Archive for March, 2018

A Song of Hyacinths

Thursday, March 15th, 2018

I was reminded recently of a poem, “Hyacinths,” various versions of which I have seen credited to John Greenleaf Whittier and to Sadi.  I favor one of the variations from the latter:

 

“If of thy earthly goods thou art bereft,

And from their meager store

Two loaves alone to thee are left,

Sell one, and with the dole

Buy hyacinths to feed thy soul.”

 

The specific version of the poem seems immaterial when we consider the theme—that even in difficult times, when our spirits are low, it is more important to maintain our hope and positive outlook than to stress out over our circumstances.  Hyacinths are spring-time bloomers, representing renewal and hope.  The point is that we should seek out beauty even in the midst of loss, and cling to hope even in the worst of times.

“Blue Hyacinths”  by Charlotte Mertz (10”x8” watercolor, 180208w)

“Blue Hyacinths” by Charlotte Mertz (10”x8” watercolor, 180208w)

Such beauty may be found in a flower, the sparkle of sunlight on water, or a favorite scent.  It may be heard in a bird’s song, the purr of a cat, or in an encouraging voice.  We can find comfort in memories, or find hope in dreams for the future.  Just as a hyacinth’s scent fills our nostrils and our lungs, the sense of hope refills us with energy to face whatever challenges we have to overcome.

In the painting of “Blue Hyacinths,” above, I used a “negative” technique, painting around some of the petals to bring out their shape.  Because sometimes we appreciate the little things more because of the darkness surrounding them.

What hyacinths are feeding your soul today?

 

 

Characteristics of Place

Thursday, March 1st, 2018

The transition from winter to summer seemed very sudden for us in Florida this year.  One of the few natural clues in the past few weeks that we were experiencing “spring” was the dramatic fall of leaves from the live oaks after daytime temperatures rose suddenly from the 50s and 60s(F) into the mid-to-upper-80s within a week.

Unlike most deciduous trees, live oaks cling to their leaves through the fall and winter, releasing the small, drying leaves only as the new growth of spring leaves begins.  So, in conjunction with our winter temperatures largely mimicking summer temperatures in more northern regions, (and aside from the fact that we don’t get much of a cold reprieve for more than about a week, ever) sometimes it feels as though our seasons are a bit backward on the Florida peninsula.

Hanging Moss in Oak Park, by Charlotte Mertz (8"x10" oil, #180207-o)

Hanging Moss in Oak Park, by Charlotte Mertz (8″x10″ oil, #180207-o)

It was a good reminder to teach my students to watch for the unique characteristics of not only the specific vegetation in the locales in which we paint, but other identifiable aspects typical of the region.  These may include rock and soil color and configurations, species of trees and shrubs in the area, wildlife native to the region, and architecture designed either to address climatic conditions or to incorporate notable regional cultural influences.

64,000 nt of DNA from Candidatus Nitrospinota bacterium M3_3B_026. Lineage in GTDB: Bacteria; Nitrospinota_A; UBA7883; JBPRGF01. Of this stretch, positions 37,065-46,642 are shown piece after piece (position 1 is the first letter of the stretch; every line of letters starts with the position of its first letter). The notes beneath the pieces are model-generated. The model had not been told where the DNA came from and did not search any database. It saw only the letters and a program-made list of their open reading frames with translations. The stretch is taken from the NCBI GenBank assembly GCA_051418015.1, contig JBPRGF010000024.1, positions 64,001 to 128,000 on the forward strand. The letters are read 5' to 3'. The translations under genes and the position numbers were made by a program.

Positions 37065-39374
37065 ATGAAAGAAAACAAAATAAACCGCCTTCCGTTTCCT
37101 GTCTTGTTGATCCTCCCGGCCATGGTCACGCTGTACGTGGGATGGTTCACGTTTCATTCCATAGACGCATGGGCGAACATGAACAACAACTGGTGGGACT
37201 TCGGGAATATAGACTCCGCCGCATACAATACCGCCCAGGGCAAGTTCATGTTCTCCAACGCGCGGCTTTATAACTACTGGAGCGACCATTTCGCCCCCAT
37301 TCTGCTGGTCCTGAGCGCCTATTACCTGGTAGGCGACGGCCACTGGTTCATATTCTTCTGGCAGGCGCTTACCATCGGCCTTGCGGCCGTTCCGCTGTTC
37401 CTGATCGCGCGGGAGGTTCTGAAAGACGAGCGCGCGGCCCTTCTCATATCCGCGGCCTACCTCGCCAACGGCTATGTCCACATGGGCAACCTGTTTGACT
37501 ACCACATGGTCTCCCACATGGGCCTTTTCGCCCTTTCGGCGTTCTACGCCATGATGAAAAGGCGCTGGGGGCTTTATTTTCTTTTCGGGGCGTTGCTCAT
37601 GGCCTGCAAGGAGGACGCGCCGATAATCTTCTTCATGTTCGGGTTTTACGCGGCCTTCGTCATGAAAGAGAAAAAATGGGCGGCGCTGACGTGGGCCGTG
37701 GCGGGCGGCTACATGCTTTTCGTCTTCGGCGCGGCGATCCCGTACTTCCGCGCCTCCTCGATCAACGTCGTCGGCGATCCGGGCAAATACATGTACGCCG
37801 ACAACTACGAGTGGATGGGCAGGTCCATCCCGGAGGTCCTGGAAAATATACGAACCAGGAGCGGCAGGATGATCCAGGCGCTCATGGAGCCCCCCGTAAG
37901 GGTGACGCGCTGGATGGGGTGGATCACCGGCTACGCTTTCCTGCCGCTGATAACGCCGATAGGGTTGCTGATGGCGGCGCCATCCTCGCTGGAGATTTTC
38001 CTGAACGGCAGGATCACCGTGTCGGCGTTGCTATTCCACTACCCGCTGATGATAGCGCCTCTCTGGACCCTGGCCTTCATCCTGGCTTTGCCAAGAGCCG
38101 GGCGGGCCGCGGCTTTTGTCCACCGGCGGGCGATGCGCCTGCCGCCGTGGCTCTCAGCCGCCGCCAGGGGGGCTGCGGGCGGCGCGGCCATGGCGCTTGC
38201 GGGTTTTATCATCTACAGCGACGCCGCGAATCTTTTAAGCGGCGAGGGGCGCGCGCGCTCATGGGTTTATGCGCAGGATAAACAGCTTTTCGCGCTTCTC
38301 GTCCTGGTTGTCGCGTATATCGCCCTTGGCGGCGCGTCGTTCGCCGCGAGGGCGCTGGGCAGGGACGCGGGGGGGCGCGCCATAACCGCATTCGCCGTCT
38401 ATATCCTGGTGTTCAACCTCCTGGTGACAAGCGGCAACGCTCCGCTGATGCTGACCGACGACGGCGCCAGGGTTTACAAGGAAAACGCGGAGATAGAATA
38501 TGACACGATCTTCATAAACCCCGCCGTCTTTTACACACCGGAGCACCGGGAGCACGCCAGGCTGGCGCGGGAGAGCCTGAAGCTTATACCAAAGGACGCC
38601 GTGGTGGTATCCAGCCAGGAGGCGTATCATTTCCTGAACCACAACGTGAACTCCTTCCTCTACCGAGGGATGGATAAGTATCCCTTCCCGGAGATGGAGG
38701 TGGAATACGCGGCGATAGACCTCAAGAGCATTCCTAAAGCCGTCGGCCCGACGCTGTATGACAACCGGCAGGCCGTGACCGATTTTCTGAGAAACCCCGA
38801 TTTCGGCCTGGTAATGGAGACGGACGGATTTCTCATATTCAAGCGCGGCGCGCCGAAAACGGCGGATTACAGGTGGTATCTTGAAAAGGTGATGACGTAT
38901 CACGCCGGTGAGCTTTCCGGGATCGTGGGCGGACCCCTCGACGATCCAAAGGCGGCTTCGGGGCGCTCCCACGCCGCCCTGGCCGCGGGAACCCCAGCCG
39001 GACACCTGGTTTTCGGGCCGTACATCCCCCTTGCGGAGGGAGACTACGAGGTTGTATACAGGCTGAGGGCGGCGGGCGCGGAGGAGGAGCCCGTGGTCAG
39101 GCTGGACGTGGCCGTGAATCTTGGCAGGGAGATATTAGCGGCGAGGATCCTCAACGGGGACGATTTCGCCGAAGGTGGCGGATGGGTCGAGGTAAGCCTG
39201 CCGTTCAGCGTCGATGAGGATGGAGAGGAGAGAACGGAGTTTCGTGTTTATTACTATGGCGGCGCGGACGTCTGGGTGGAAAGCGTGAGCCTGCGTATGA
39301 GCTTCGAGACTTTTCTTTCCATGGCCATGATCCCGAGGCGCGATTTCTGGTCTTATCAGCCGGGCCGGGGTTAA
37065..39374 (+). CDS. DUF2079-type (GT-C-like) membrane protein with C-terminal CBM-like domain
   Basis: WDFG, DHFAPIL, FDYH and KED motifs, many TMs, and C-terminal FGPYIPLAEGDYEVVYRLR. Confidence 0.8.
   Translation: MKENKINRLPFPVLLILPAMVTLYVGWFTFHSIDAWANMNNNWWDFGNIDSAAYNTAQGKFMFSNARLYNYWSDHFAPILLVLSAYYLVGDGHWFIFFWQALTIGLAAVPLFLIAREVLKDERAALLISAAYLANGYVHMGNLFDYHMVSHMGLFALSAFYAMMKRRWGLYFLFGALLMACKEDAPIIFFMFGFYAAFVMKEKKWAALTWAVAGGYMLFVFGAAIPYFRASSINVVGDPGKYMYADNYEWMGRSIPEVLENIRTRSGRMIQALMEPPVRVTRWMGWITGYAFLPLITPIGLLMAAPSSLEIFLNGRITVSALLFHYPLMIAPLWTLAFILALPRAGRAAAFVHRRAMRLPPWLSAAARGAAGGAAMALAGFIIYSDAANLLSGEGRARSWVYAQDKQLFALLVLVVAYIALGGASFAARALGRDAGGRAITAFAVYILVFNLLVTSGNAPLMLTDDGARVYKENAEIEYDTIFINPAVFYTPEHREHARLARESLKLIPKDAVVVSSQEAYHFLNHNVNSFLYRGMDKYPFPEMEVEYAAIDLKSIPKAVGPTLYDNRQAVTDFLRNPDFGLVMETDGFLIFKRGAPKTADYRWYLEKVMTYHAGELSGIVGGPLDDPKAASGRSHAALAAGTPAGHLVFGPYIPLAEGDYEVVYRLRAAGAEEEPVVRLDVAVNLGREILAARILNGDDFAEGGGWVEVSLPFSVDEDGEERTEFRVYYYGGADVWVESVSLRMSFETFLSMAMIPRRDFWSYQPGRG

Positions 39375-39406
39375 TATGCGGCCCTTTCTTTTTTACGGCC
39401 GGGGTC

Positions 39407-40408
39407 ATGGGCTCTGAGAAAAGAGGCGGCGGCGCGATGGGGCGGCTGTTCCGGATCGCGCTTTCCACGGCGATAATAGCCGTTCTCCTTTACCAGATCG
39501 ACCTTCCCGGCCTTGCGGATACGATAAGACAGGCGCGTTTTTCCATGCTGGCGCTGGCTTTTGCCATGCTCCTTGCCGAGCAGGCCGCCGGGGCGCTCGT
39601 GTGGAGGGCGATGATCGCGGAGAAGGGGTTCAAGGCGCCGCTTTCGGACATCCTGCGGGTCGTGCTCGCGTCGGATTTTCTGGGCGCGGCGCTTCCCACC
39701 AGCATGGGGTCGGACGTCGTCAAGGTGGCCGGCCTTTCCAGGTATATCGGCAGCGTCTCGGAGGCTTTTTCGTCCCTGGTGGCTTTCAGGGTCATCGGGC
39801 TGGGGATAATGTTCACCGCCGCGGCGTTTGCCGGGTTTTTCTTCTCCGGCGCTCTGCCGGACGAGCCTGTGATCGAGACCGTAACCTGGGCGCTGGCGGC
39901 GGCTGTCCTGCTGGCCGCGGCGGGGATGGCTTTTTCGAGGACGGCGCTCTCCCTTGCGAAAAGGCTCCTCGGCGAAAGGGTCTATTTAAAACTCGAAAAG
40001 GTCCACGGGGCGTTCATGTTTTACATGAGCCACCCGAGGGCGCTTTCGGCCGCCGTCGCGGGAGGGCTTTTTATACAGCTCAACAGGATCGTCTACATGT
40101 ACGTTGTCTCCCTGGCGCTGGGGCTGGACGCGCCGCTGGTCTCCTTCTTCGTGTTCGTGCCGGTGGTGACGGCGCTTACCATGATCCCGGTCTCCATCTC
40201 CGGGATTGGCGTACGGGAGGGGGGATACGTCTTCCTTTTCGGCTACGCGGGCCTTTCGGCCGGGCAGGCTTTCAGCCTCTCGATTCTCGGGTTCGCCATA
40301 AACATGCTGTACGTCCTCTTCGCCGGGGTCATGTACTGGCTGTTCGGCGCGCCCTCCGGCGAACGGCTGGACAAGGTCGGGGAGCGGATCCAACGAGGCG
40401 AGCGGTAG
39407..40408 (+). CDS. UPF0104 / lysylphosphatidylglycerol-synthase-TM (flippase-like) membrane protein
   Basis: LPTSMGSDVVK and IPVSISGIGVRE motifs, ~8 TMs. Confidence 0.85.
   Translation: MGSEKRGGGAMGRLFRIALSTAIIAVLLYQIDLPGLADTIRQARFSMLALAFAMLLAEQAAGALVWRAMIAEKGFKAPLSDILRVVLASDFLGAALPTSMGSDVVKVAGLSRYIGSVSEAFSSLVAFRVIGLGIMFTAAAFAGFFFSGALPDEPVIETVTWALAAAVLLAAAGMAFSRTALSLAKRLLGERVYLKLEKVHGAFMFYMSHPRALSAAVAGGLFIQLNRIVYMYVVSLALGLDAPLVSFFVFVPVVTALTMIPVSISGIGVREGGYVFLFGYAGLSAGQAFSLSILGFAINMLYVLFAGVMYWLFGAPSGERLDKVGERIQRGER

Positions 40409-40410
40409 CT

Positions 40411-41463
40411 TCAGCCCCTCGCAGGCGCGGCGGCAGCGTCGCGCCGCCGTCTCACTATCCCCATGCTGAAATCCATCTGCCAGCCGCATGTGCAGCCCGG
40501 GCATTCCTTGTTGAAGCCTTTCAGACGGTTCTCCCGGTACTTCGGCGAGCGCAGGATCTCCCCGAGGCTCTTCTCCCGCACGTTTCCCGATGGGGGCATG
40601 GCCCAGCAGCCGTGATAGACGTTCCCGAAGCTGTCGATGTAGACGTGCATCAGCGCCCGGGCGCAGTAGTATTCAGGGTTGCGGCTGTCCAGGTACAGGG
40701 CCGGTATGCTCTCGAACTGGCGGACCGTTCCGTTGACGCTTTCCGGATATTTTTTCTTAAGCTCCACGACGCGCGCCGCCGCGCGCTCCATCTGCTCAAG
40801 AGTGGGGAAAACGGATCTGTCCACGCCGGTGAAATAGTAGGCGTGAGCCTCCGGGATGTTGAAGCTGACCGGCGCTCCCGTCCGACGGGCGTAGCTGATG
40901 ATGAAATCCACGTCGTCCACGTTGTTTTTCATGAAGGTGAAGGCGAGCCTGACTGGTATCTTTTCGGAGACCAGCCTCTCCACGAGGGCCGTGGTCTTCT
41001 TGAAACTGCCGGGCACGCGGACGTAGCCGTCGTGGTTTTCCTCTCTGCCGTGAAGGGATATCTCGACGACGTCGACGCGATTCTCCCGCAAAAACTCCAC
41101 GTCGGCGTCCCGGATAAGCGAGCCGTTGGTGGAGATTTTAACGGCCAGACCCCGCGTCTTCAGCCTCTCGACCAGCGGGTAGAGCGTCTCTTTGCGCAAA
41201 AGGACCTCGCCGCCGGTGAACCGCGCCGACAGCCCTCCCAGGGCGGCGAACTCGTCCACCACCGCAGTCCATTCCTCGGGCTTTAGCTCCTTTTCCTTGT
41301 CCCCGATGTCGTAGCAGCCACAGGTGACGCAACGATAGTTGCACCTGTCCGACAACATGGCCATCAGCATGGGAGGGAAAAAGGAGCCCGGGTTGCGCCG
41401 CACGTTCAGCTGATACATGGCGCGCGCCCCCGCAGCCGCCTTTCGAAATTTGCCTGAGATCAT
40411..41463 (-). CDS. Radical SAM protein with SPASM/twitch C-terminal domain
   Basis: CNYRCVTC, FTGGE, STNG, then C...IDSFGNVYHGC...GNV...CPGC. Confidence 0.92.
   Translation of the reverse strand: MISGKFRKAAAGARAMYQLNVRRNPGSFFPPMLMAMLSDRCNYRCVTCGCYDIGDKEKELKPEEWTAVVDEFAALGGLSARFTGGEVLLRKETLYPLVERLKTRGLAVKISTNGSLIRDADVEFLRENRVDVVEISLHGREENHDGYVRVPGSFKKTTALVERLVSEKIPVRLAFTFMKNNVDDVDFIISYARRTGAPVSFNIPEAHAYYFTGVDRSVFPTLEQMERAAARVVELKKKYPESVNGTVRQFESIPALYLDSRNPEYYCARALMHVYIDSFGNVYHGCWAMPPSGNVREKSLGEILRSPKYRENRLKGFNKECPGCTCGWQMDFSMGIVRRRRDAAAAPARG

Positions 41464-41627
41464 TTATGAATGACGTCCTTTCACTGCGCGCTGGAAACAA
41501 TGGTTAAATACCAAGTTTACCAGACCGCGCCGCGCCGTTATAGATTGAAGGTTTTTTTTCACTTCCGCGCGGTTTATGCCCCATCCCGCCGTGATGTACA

These regional differences are one of the reasons we travel – to recognize and experience both environmental and cultural differences from other areas we’ve known.  I believe, too, that it is one of the reasons plein air painting has become so popular in recent years.  Not only are the physical characteristics of a specific region different from those in other places, but the prevailing atmospheric conditions can be recognized, as well.  Artists often refer to it as “the quality of light.”

Atmosphere is influenced by a number of different factors.  These factors include level of humidity; active precipitation; prevailing winds; air pollution; mist, fog, or salt spray; type and depth of cloud coverage; the colors reflected from the earth’s surface onto the underside of clouds; and even altitude relative to sea level, which can affect the density of the air itself and the light’s refraction among any airborne particles.

As I write this blog, the air is heavy, dense with humidity.  Colors are less saturated, values are condensed into narrower bands of lights and darks than usual.  On days like this my grandmother would comment that the distant side of the lake on which she lived appeared particularly far away, whereas on clear, cloudless days she might say the far shore appeared especially close.  It is this kind of difference that, as an artist, I try to be aware of, to establish in my work a sense of the atmospheric conditions in a specific place.  It’s a lesson I mean to extend to my students.